Archive for April, 2013


Doubt: A McGuffin in an Unlikely Place

Meryl Streep and Philip Seymour Hoffman in Doubt

Meryl Streep and Philip Seymour Hoffman in Doubt

“It might be a Scottish name, taken from a story about two men in a train. One man says ‘What’s that package up there in the baggage rack?’, and the other answers, ‘Oh, that’s a McGuffin.’ The first one asks, ‘What’s a McGuffin?’ ‘Well,’ the other man says, ‘it’s an apparatus for trapping lions in the Scottish Highlands,’ The first man says, ‘But there are no lions in the Scottish Highlands,’ and the other one answers, ‘Well, then that’s no McGuffin!’ So you see, a McGuffin is nothing at all.”

And so, during a 1966 interview with French director Francois Truffaut, Alfred Hitchcock explained just what a McGuffin (sometimes spelled “MacGuffin”) is. In other words, it’s something, usually a physical object, that seems at first glance to be important to a film’s plot but is really just a pretense for the wider themes and character relationships.

Of course, Hitchcock’s films are rife with McGuffins. For example, in North by Northwest, everyone wants a statue that contains microfilm (what’s on the microfilm, we never find out). The Lady Vanishes’ McGuffin is a secret code embedded in a musical tune, while uranium in wine bottles is on everyone’s mind in Notorious.

McGuffins also appear outside the Hitchcock universe. What other purpose does the sled in Citizen Kane or the suitcase in Pulp Fiction serve?

But sometimes, the McGuffin isn’t an object at all, which is what I considered as I watched the film Doubt for the second time a couple of weeks ago. To give a very rough sketch of Doubt (the movie is similar to the play but on a larger scale), a very strict, disciplined nun (Meryl Streep) believes that a progressive, humane priest (Philip Seymour Hoffman) has sexually abused one of his male students.

While watching Doubt on stage and then the movie for the first time, my mind was jumping back and forth between “did he” or “didn’t he” as each new development arose. By the end, I didn’t know which way to think.

On my second viewing of the film, I had come to my own 95%-certain conclusion about the priest’s guilt or innocence (which might have been influenced by the fact that Hoffman, an actor I like, played the priest). However, does it really matter what I thought, or what other audience members thought? (However, Doubt playwright/screenwriter/director John Patrick Shanley did tell Hoffman and his New York stage counterpart the truth.) What does matter is the how the McGuffin brings up themes as well as character nuances and interactions in the midst of the situation at hand.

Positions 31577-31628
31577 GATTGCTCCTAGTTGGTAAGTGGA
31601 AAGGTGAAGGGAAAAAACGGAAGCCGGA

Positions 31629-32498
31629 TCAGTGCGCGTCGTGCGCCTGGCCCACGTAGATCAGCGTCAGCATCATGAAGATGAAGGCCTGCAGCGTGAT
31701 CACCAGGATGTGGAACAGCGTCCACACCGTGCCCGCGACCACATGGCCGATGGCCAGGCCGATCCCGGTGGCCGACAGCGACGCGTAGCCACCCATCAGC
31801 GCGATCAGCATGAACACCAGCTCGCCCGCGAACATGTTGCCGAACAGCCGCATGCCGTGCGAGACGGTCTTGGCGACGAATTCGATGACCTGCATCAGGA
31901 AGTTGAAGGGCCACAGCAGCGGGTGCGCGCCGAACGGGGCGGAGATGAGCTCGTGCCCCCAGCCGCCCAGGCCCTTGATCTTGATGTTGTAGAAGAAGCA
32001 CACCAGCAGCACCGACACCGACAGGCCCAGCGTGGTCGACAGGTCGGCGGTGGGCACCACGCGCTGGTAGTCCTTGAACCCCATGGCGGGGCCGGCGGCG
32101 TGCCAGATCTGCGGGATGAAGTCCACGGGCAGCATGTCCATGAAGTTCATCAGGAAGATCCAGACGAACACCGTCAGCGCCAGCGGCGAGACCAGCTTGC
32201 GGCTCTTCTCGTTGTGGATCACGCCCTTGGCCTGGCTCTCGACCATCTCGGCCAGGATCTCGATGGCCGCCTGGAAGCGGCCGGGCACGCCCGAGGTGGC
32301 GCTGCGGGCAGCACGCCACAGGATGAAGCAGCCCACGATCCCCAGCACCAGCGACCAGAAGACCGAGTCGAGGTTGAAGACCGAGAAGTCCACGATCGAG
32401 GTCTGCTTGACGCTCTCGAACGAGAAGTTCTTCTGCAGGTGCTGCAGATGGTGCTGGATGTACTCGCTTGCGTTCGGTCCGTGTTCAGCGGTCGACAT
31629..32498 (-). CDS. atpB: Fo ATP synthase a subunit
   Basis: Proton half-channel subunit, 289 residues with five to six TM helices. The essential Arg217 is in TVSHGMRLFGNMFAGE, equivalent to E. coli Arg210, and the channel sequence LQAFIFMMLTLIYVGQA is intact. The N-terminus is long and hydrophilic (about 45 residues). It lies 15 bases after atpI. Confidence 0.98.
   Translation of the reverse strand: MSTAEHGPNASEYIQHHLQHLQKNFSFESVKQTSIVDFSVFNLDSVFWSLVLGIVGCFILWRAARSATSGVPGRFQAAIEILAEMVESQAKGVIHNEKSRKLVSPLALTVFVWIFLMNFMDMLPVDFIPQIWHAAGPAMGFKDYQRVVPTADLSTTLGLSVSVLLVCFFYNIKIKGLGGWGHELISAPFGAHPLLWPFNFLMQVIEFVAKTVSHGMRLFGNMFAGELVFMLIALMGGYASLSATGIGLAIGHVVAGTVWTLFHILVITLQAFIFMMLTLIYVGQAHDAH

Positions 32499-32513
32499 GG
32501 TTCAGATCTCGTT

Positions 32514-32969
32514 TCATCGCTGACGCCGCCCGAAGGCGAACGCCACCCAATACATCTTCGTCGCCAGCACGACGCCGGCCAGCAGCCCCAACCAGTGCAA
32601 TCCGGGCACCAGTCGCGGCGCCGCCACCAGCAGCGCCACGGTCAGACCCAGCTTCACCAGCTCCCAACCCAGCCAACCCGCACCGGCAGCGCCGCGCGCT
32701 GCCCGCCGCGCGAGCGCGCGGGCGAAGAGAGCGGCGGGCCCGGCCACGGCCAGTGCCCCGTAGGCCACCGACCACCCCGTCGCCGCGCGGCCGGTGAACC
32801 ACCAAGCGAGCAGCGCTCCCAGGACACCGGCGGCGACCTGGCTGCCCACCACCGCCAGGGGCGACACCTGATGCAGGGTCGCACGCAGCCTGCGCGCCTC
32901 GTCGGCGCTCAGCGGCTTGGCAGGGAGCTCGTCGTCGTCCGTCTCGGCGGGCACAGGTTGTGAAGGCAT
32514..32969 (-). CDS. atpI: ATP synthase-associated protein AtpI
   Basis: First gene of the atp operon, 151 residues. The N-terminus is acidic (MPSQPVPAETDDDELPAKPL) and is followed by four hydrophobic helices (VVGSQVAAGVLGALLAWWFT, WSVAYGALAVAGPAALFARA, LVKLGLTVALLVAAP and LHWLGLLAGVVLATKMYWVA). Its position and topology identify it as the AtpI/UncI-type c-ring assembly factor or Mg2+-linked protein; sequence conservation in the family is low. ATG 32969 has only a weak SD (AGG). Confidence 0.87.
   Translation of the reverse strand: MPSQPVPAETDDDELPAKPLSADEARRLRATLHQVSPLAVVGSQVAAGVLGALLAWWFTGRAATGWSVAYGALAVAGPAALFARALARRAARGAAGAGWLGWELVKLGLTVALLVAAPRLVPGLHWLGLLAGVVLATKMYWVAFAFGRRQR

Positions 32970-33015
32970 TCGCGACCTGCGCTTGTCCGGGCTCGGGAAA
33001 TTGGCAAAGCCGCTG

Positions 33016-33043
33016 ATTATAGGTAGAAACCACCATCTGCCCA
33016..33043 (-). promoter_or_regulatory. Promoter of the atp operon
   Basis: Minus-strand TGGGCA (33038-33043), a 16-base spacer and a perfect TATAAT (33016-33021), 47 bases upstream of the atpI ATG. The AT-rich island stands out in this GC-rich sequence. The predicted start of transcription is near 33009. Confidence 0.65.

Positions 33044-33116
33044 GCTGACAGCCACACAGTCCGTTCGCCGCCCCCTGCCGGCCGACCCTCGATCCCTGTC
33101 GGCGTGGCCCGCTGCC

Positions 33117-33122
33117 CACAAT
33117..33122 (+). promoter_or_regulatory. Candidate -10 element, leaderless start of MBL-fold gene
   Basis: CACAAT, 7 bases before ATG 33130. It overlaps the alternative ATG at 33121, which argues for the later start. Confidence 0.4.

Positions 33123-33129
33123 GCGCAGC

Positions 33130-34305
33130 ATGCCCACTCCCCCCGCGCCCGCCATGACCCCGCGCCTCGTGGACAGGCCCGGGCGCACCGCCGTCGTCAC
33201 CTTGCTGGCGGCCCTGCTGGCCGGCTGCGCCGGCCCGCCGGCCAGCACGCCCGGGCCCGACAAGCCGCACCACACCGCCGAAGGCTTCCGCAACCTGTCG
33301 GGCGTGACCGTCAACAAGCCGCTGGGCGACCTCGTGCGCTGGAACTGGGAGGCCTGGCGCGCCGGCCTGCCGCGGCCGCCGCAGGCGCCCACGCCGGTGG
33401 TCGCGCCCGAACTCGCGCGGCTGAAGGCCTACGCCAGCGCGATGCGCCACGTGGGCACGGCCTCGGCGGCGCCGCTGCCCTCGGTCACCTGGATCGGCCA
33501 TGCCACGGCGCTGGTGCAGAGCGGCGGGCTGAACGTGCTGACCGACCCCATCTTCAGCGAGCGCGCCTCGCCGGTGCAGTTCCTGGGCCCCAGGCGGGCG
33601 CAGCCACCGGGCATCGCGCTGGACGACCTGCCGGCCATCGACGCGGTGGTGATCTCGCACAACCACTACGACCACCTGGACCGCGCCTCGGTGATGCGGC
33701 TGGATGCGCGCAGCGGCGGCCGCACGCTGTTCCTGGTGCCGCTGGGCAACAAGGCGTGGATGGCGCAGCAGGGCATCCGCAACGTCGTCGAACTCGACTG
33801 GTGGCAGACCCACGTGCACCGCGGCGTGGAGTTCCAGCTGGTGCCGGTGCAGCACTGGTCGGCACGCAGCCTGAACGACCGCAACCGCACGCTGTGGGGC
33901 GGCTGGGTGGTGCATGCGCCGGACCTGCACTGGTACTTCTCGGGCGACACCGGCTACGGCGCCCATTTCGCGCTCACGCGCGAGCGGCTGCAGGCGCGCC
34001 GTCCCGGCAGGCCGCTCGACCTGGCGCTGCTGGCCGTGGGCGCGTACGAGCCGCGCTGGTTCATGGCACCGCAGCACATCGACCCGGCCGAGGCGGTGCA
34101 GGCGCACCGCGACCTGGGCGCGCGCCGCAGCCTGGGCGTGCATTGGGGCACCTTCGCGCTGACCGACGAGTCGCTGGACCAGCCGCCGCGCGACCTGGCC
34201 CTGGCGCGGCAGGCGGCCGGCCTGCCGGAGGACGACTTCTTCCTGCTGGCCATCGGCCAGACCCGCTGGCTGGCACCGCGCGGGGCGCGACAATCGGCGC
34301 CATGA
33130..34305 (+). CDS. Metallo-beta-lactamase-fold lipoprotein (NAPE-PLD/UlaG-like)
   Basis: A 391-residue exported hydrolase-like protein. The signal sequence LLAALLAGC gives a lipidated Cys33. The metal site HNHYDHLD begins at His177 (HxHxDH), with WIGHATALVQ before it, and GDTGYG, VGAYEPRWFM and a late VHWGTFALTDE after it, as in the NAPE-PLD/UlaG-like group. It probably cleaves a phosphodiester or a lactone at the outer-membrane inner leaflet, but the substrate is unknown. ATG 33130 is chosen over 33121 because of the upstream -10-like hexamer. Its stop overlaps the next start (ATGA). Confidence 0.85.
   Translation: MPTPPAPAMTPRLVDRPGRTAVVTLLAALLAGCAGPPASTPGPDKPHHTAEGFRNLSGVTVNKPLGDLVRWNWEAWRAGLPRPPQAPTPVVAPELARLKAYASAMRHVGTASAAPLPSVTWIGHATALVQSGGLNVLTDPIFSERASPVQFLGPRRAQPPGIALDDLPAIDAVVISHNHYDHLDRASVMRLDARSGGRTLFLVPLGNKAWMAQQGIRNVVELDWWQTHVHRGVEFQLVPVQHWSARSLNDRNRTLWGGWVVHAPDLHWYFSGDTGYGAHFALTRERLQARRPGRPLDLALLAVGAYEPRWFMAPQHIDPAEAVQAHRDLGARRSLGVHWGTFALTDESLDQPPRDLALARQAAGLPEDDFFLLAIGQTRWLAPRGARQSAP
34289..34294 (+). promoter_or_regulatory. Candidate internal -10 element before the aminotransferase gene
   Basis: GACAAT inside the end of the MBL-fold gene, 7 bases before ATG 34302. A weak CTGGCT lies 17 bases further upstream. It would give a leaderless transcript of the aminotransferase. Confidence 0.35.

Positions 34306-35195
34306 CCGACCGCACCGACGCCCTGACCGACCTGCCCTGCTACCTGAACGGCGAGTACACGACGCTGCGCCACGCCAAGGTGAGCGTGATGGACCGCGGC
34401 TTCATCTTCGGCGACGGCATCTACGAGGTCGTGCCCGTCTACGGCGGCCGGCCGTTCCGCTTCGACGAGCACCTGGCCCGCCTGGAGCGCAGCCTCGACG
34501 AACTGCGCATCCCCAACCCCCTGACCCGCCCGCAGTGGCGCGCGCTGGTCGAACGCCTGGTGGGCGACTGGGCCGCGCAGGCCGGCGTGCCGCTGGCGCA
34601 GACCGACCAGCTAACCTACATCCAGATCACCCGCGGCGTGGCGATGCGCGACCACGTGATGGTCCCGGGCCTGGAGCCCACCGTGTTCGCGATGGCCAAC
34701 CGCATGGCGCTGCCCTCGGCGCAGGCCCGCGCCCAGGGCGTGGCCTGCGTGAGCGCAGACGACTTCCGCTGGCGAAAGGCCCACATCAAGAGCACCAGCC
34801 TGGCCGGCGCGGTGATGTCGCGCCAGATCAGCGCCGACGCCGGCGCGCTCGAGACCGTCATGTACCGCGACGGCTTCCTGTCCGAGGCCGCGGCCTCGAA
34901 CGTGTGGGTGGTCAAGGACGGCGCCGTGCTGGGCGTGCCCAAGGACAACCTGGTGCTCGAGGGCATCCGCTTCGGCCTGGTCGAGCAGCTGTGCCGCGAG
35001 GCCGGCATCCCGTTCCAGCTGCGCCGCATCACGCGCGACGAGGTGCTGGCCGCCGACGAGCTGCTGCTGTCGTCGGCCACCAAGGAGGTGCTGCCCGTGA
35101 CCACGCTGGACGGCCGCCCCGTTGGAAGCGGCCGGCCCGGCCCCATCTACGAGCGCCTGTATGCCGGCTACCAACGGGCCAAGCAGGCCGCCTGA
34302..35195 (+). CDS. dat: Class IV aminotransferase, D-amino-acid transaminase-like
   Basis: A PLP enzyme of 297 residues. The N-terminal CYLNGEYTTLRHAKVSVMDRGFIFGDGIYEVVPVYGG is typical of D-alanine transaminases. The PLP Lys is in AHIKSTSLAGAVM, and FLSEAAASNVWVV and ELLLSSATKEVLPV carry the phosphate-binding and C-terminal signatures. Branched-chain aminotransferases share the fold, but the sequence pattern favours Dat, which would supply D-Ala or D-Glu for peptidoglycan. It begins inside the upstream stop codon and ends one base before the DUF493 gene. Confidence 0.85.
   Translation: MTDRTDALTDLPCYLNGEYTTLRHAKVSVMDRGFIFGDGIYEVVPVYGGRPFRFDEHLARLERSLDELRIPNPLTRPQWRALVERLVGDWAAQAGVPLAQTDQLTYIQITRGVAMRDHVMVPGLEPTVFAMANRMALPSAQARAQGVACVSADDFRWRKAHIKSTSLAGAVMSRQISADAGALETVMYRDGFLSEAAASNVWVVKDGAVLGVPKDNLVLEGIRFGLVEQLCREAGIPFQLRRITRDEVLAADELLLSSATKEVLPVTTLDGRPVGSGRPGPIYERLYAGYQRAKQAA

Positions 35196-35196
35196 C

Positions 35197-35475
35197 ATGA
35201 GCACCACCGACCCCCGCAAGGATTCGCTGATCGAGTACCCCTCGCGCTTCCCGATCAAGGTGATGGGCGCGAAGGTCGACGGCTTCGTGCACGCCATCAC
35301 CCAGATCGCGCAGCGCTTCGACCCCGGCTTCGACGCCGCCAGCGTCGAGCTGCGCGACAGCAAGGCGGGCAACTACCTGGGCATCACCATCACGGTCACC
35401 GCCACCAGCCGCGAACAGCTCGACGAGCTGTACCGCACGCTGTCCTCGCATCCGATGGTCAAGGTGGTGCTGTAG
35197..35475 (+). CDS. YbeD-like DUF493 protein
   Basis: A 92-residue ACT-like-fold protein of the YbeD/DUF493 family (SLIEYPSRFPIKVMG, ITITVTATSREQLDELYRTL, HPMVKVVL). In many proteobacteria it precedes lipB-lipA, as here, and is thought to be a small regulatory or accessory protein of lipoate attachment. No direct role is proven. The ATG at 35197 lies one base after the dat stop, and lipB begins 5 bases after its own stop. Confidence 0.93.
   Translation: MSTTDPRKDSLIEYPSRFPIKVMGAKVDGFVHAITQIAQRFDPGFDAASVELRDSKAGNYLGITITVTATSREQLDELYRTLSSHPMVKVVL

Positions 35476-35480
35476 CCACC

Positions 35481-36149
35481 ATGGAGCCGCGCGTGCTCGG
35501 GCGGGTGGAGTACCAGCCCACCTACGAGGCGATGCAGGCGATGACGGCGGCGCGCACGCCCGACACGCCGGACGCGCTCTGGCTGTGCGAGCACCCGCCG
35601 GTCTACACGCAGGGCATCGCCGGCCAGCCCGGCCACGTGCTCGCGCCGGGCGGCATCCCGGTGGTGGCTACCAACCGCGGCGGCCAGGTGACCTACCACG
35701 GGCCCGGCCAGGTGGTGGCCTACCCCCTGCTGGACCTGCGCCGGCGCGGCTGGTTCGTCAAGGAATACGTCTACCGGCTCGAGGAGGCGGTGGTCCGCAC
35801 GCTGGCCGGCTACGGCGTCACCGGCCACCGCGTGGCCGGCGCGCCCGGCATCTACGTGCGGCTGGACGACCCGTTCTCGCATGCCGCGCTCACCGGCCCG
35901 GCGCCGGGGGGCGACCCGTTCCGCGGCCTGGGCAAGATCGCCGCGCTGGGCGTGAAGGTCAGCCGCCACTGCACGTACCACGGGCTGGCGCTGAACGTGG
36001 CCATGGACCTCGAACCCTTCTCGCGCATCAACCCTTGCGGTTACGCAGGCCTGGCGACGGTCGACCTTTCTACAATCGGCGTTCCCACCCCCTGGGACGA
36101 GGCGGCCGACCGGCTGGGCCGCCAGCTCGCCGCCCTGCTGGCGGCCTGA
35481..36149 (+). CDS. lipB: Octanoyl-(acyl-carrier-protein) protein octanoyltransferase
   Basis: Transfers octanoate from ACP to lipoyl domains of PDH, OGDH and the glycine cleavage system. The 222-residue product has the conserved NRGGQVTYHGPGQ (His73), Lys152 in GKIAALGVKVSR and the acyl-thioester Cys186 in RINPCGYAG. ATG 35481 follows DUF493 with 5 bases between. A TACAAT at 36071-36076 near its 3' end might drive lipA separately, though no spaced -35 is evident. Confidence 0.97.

Or maybe as Hitchcock said, “It’s only a movie.”

Thanks to the members of my DVD discussion group (within a larger Charlottesville movie meetup group) for helping spark ideas for this post during our recent discussion of Doubt.


Whatever Happened to… Nuwanda and Spot?


Gale Hansen in Dead Poets Society

After watching Dead Poets Society this past weekend (as an English-literature nerd in school, I can’t get enough of it!), I got to thinking about two of my favorite “whatever happened to” actors.

So, whatever happened to…Gale Hansen, who played Charlie Dalton (AKA “Nuwanda”) in Dead Poets Society? Charlie was the smug rebel in his group of friends at Hilton, the private school at which Robin Williams’ Mr. Keating challenges his students with his non-traditional take on poetry (“Carpe diem, boys,” “Yawp!”). Some of DPS’ other more well-known alums, including Ethan Hawke, Robert Sean Leonard, and Josh Charles were teenagers at the time, but Hansen was already in his late twenties. According to Wikipedia, after DPS, Hansen did some television work, including Murder She Wrote; he also had a bit part in Woody Allen’s Zelig. states that Hansen serves as a creative executive at Film Finance Company in Beverly Hills. However, after further googling, I found that Hansen, who is actually a vice president of creative affairs at Relativity Media in L.A., is alive and well, tweeting with fans about Dead Poets Society at

Gabriel Damon in Newsies

Gabriel Damon in Newsies

Which got me thinking…whatever happened to Gabriel Damon, Newsies’ very own Brooklyn representative, Spot Conlon? I remember seeing him on an episode of ER from the 90s, but that was it. On the Newsies’ DVD commentary, director Kenny Ortega says that he is out of touch with Damon and would love to hear from him again. In addition to a film role in RoboCop 2, his other television credits include Star Trek: The Next Generation and Baywatch. According to Wikipedia, Damon currently works as a producer, while says he works in post-production and would like to pursue acting again. In my dream world, Kenny Ortega would direct a film version of Gilmore Girls (he directed some of the show’s episodes after all), and Gabriel Damon would show up as a possible love interest for Rory. And Gale Hansen could be Lauren Graham’s leading man (not sure what happened to Luke).


Roger Ebert

roger-ebert-500To say that I was sad to hear about Roger Ebert’s passing yesterday would be an understatement.

I wish I had met Ebert or gotten the chance to hear him speak, but bad timing prevented that. Every other year, he would conduct a shot-by-shot analysis of a film at the Virginia Film Festival in Charlottesville. However, the year I started volunteering for the festival (one of the years he was scheduled to come), Ebert learned that another film festival was giving him an award, so he had to postpone until next year. That next year, he was diagnosed with cancer and was never able to come back to the Virginia Film Festival.

Roger Ebert is a hero, not only because of his intelligent, accessible writing (his zero-star reviews are especially creative) and his deep, passionate cinephilia, but because he was doing what he loved up until the very end. And that’s a not a bad life to have led.